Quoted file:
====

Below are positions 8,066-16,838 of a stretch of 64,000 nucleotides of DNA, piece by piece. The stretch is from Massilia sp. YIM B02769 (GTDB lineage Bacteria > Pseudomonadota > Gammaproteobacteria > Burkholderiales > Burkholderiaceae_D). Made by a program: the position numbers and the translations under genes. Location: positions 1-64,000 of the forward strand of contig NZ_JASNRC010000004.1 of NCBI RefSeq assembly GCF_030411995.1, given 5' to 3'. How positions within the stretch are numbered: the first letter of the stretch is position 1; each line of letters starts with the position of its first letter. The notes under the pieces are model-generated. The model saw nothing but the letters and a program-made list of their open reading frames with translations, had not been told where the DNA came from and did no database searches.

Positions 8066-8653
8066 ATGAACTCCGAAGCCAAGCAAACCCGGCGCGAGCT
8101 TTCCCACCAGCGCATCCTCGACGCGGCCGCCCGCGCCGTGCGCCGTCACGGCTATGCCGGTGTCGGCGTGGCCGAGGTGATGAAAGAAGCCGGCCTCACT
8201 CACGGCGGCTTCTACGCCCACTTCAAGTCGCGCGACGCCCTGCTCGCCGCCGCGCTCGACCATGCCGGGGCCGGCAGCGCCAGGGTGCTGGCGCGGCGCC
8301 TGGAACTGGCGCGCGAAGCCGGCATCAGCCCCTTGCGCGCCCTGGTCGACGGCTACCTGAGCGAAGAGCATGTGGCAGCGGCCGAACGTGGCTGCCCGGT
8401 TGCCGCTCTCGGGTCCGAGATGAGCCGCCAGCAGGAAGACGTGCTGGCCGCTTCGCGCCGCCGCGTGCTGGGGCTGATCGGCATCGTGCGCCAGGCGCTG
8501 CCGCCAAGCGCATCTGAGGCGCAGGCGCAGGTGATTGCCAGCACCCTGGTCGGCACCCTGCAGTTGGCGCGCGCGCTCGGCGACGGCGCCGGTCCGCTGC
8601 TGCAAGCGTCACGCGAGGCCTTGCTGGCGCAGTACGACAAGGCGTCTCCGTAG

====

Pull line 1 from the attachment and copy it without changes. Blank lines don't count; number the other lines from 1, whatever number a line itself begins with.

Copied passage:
Below are positions 8,066-16,838 of a stretch of 64,000 nucleotides of DNA, piece by piece. The stretch is from Massilia sp. YIM B02769 (GTDB lineage Bacteria > Pseudomonadota > Gammaproteobacteria > Burkholderiales > Burkholderiaceae_D). Made by a program: the position numbers and the translations under genes. Location: positions 1-64,000 of the forward strand of contig NZ_JASNRC010000004.1 of NCBI RefSeq assembly GCF_030411995.1, given 5' to 3'. How positions within the stretch are numbered: the first letter of the stretch is position 1; each line of letters starts with the position of its first letter. The notes under the pieces are model-generated. The model saw nothing but the letters and a program-made list of their open reading frames with translations, had not been told where the DNA came from and did no database searches.